Crisis averted. Nobody is the wiser. They all still think I have nothing to say. I’m safe.
Maybe this isn’t as universal a reference as I think, but I know other ADHD-brained people can understand the pain brought up by the question “Why did you do that?” It's the question that follows an impulsive action taken before your brain had the chance to think about what that action might mean. A silly push, another interruption, a dangerous stunt, a bad joke, a misguided improvisation. Most of the time, following that impulse (which, in a more well-received context might be called “inspiration”) leads to shame, embarrassment or punishment.
And the question goes unanswered. Because I don’t have a good answer, sure, but also because I’m embarrassed by the answer: “I don’t know why I did that.”
Art making, self-expression, creativity, ideas – all of these embarrassing things are impulses that all of us have. It seems like somewhere along the way, most of us seem to learn to control those impulses. But just like how I’m learning to control the impulse to interrupt during a conversation, it's important to realize that controlling an impulse has nothing to do with removing the impulse altogether. The impulse can’t be removed. It can only be allowed, suppressed or redirected.
I believe we all have something inside us telling us we have something to say, and many (maybe most) of us have built up a system for taking that impulse and either stifling it or redirecting it somewhere secret and safe.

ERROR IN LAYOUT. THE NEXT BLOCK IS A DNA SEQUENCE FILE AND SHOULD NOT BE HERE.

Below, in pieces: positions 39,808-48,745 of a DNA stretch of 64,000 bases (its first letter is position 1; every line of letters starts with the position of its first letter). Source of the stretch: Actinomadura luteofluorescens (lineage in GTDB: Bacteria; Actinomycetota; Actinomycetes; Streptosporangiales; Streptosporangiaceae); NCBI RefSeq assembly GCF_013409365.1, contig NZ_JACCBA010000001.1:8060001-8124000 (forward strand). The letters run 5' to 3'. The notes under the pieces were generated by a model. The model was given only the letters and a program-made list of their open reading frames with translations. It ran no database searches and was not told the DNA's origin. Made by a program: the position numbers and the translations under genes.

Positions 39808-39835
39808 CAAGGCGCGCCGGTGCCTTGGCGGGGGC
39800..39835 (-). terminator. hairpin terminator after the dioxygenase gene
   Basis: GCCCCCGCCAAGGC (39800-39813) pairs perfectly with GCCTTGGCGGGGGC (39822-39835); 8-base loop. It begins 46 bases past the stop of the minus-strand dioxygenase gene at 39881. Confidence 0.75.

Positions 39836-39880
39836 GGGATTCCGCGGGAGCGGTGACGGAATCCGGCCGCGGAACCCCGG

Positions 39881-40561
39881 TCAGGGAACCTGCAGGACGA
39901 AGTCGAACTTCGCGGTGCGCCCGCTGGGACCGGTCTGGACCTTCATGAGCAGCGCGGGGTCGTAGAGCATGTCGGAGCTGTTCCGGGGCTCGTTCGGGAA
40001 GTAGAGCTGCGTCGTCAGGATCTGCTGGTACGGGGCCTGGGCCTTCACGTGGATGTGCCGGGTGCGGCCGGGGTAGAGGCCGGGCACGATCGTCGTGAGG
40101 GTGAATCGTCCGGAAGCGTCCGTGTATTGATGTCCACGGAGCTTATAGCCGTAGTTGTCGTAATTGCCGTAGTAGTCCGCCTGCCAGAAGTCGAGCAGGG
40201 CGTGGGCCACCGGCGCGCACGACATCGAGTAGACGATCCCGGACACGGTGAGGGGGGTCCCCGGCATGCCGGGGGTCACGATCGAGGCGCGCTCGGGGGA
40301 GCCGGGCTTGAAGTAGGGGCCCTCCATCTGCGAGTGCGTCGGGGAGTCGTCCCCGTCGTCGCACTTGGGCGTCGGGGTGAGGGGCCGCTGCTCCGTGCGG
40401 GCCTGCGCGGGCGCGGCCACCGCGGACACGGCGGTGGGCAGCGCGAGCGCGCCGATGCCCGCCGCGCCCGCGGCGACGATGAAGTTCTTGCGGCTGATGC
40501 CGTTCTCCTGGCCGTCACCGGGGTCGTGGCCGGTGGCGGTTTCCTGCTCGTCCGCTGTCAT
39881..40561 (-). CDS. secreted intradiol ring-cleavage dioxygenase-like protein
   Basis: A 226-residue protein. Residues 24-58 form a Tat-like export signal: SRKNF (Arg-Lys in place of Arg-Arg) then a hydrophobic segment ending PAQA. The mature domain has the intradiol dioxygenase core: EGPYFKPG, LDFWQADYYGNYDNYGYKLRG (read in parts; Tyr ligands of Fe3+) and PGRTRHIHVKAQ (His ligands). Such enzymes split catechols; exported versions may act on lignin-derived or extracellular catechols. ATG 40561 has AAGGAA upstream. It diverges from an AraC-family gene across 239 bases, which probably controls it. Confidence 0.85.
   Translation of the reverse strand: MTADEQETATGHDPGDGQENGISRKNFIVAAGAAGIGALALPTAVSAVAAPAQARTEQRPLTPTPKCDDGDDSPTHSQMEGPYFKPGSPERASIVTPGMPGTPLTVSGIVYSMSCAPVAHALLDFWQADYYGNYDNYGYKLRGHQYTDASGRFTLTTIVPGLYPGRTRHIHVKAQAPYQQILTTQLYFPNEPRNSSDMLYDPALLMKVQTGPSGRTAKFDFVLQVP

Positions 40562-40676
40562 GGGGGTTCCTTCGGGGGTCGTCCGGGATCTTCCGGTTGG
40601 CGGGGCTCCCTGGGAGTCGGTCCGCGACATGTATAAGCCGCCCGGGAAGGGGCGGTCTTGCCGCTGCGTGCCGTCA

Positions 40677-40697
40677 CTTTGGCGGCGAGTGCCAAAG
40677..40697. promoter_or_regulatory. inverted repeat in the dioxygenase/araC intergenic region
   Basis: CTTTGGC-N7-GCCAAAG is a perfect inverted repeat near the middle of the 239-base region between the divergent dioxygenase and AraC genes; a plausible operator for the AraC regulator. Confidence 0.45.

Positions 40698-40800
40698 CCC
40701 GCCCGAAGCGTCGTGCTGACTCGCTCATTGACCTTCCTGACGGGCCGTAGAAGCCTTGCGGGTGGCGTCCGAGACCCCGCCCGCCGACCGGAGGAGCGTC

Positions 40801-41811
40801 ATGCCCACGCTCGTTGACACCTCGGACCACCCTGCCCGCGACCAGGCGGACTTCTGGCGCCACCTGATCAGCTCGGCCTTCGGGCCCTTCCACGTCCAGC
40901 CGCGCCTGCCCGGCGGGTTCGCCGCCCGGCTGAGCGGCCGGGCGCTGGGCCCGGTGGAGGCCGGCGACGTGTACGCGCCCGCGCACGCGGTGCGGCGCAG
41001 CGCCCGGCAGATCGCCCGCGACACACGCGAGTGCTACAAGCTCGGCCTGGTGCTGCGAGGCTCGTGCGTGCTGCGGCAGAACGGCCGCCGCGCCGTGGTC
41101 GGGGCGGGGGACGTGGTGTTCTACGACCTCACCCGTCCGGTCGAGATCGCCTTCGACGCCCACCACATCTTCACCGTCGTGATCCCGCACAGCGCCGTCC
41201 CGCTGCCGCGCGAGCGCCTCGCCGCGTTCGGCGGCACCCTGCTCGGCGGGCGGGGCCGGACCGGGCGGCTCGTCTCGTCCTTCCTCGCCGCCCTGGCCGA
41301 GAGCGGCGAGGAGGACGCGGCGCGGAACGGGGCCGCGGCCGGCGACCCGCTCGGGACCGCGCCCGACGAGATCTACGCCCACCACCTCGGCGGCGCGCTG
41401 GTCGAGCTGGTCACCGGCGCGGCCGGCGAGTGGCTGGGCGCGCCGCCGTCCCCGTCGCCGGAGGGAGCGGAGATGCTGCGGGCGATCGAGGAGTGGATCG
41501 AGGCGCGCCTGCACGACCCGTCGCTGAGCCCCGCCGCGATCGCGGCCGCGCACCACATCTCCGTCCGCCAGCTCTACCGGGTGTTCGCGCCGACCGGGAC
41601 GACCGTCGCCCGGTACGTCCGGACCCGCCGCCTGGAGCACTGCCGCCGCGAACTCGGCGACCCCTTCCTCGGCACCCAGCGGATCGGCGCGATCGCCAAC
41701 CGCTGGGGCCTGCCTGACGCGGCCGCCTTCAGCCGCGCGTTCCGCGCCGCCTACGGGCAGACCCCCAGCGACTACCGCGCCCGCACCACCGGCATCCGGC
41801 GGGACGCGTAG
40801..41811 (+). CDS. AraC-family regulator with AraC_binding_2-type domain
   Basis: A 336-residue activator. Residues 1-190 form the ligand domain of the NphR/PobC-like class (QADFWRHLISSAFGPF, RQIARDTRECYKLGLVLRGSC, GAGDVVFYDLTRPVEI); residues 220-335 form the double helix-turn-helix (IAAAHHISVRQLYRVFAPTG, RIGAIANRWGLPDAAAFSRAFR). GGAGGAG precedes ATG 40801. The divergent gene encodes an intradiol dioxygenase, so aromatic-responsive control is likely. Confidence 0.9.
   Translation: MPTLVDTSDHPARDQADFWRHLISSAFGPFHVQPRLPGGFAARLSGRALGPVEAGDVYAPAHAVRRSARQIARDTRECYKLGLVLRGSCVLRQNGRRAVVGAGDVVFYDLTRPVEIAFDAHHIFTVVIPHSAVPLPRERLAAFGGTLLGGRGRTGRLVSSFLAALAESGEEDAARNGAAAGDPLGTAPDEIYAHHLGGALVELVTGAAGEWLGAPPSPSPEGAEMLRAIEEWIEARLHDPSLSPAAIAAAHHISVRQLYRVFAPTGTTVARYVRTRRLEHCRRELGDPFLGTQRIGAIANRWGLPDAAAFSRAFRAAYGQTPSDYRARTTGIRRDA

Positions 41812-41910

This is another thing we don't speak honestly about (likely because most of us don't realize it). People don’t say that they used ChatGPT to “brainstorm” ideas for them because they’re afraid they have no good ideas – they say it makes them more efficient.
People don’t say they used generative image programs to make a painting because they’re afraid to discover what their own style might be – or that they’re afraid to realize that their painting ability might not align with their taste, and that they aren’t sure if they have the drive to practice and close that gap, but that part of them really yearns to create something beautiful and so they mourn that gap in their ability as they look on in awe and resentment at those who do things they wish they could do, and that they wish they could be a better version of themselves who has the time and focus to work on building a skill to match the vision they have, but they don’t even know where to start! Instead they say they used it to “help them” make a painting, too.